We visited Seville with Chitra and Vincent. I had a longish list of things I had missed on my previous visit, in 1972.
This was successively the court of the Abbadids (1023 to 1091), the
citadel of the Almohads (second half of the 12th century), the palace of
Pedro the Cruel and his regal successors, and Franco's Sevillian
pied-à-terre. As usual with Andalusia, we start with a ceiling. This
is in the Sala de Justicia.
Here the Isabelline Sala de Audiencias, (aka the Navigators' Chapel), whose ceiling is inlaid with golden rosettes:
The retablo is by Alejo Fernández, and commemorates Christopher Columbus and Carlos V, and their role in evangelising the Indians of New Spain.
The Patio de las Doncellas (the Christians had to pay an annual tribute of 100 maidens to their Moorish overlord), seen from the Ambassadors' room. Here I had my first brush with the anti-tripod lobby. My advice to all tourists would be to carry a packet of lentils; they can't say anything about your using that as a camera rest.
Here entrance to the Ambassadors' room, from the dining hall.
A better view of the ornate walls and cupola of the Ambassadors' room.
A royal bedroom.
Here the Patio de las Doncellas from another angle, where you can see how harmoniously the original ground floor blends with Carlos V's first floor arcade.
I think this ceiling is in Carlos V's room.
And this one would be in Philip II's.
Carlos V married Isabella of Portugal in Seville, and this hall has his coat of arms in the tapestry at one end, and hers at the other. These are his:
And these hers:
Here the Pool of Mercury, built for Philip V in the early 18th Century.
The gardens are an interesting mixture of styles. The wall behind Mercury seems 17th or 18th Century, while this tree seems old enough to have been around before Pedro.
This is the Porte Cochère.
And this an aerial view of the Alcázar, taken from the tower of the Giralda.
The Guadalqivir is a big deal in Seville. Ships from the Indies came upstream
as far as the docks here, and I had a plan to photograph the bridges, some of
which are very modern, dating back to the Expo in 1992. This plan was
derailed, in part because one member of the party was determined to spend the
whole two days in the Corte Inglés. This is one of the modern ones,
crossing from Triana on the left to the Plaza de Armas, where Chitra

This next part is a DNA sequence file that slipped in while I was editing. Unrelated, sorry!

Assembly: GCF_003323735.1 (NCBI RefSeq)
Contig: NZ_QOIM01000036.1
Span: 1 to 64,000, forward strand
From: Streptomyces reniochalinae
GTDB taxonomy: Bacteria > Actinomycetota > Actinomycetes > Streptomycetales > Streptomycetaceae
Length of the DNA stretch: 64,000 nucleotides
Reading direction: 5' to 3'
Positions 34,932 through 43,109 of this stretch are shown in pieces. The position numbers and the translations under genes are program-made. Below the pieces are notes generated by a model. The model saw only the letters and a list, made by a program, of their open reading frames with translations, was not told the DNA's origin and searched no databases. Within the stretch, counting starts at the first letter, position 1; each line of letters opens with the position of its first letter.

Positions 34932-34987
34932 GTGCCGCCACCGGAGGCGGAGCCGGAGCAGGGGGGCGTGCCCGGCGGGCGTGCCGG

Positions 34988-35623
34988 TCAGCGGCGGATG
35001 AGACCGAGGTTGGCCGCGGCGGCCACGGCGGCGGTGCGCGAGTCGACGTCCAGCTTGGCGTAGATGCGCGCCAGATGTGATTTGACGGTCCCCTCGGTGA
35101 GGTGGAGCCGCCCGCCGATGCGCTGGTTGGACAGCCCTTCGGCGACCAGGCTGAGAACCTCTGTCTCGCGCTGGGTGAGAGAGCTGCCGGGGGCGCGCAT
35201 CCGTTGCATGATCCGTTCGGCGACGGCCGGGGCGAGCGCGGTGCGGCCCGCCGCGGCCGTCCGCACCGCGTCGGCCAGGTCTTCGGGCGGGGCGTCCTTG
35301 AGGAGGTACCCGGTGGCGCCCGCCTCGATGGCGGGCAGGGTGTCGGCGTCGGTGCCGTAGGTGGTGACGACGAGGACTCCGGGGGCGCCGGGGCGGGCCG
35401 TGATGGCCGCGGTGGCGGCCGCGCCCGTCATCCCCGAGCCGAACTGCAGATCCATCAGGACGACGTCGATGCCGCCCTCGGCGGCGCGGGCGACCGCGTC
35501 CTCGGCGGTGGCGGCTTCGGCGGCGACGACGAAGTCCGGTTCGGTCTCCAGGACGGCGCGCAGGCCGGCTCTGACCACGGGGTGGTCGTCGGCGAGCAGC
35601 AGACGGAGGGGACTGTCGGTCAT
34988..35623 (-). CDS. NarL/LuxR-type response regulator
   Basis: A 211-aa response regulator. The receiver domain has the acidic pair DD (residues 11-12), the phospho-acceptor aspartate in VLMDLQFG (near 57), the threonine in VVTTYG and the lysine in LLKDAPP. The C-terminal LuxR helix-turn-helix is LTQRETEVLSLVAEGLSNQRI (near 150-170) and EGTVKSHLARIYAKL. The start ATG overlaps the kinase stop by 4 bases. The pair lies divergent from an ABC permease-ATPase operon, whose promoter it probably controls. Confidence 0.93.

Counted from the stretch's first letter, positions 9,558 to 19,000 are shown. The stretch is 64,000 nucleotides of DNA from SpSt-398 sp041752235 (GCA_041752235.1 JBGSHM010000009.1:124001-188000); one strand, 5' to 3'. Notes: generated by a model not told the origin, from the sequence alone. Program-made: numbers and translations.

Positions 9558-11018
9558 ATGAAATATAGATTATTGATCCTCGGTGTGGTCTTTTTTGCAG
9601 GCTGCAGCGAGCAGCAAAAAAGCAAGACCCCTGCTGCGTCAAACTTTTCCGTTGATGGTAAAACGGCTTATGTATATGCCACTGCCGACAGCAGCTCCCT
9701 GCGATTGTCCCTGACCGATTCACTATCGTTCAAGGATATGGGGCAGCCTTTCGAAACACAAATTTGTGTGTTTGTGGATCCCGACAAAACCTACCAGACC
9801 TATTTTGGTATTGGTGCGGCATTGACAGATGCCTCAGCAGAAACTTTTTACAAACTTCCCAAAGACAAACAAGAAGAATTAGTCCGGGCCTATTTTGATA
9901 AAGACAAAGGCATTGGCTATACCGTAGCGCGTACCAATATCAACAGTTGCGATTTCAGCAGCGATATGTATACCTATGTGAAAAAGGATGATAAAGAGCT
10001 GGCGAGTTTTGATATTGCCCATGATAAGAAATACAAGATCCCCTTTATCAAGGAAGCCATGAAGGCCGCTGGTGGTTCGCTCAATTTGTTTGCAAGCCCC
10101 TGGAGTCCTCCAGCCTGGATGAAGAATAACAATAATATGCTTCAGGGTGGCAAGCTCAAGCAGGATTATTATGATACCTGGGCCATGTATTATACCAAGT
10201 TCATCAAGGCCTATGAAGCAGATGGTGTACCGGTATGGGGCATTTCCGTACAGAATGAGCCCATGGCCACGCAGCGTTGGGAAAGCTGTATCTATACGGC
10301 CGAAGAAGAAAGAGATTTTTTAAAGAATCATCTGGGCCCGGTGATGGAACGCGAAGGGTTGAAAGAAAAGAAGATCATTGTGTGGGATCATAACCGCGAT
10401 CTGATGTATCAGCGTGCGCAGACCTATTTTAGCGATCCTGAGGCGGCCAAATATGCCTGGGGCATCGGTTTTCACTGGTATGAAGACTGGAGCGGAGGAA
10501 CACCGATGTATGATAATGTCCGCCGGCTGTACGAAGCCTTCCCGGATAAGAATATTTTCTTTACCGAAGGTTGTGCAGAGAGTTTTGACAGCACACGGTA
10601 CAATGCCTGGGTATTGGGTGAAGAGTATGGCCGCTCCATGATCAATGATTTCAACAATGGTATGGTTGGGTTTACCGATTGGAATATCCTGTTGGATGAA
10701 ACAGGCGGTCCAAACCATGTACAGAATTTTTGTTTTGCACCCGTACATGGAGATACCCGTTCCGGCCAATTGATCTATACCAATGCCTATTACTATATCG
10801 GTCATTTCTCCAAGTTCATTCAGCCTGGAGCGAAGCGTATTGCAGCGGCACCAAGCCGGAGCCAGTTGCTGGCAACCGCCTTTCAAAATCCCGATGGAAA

and Vincent were staying.
From this bridge, looking downstream, to the 19th Century Triana Bridge. The Torre de Oro, which used to be part of the Almohad citadel, is on the left.
Here is a link to one of those that got away.
The Cathedral is very big. According to our guide, "recent calculations ..
have now pushed it in front of St Paul's in London and St Peter's in Rome". I
have made no attempt to check the numbers. It certainly looked big from the
It's also very Gothic.
You can't really imagine any statues standing on those inclined pedestals.
The central nave is enormous. I was standing by the main door, on the West wall, and there are three piers in front of me to the back of the Choir, in the centre middle ground.
Given the dual constraints of not being allowed to use flash (which would not have been powerful enough, anyway), and not being allowed to use my tripod - there were hundreds of chaps on the lookout, this was the best I could do for the breathtaking high altar.
> Climbing the Giralda tower (which used to be the minaret of the main mosque), you get to see bits of Cathedral architecture invisible from the ground level.
Once back on the ground, another view of the fantastic vaulting.
The North gate (Puerta del Perdón, and more oranges I never got to make into marmalade
The tower still dominates the Sevillan sky line.
Here from Triana, across the Guadalquivir, with the Torre del Oro in the foreground..
And here , resting my camera on the parapet of the bridge
While Chitra and Vincent stayed at the Plaza de Armas, we stayed at
the Casas de la Judería, in the Santa Cruz area. The name
derives from the fact that the hotel is made up of several houses, and is in
what used to be a Jewish area before all the expulsions. Our room had some
very authentic looking timbers,
and looked out on a patio
It also had more traditional patios, like this .
And a most unusual breakfast room
I must recommend this hotel to any one who has a celiac in the group. Most of the food in the hotel restaurant is gluten-free, and there was enough choice among the breakfast materials for Christine to feel she wasn't a freak.
This house was started by a leading soldier, whose son received the title
of Marquis de Tarifa. It now belongs to the Medinaceli family. It has a
typical Andalusian patio, around which the archeological remains were
apparently all 'liberated' from the Roman remains of Italica.
As in the Alcázar, the plaster work is superb
As are the ceilings
Pretty snazzy, eh?
Every time you think 'That's the best possible!', you look up and there is another
This has to be the best, yes?
But what about this?
Nah, this is the best! It is in the staircase leading to the upper storey of the house.
This is the Alfonso XIII hotel, built for the 1929 World Fair. It was (at 9 am) too
early for us to go in and have a drink in the Moorish-inspired interior.
But for the time being, you can take a peek here.
A typical Sevillano pub where we stopped for a copita before lunch at the much to be recommended Essaouira restaurant not far from the Triana bridge
More Moorish revival architecture near the Plaza San Salvador
Square opposite the Casa de Pilatos
A typically narrow alley in the Barrio Santa Cruz
© 2010, Mike Murphy Last Modified: 2010-04-14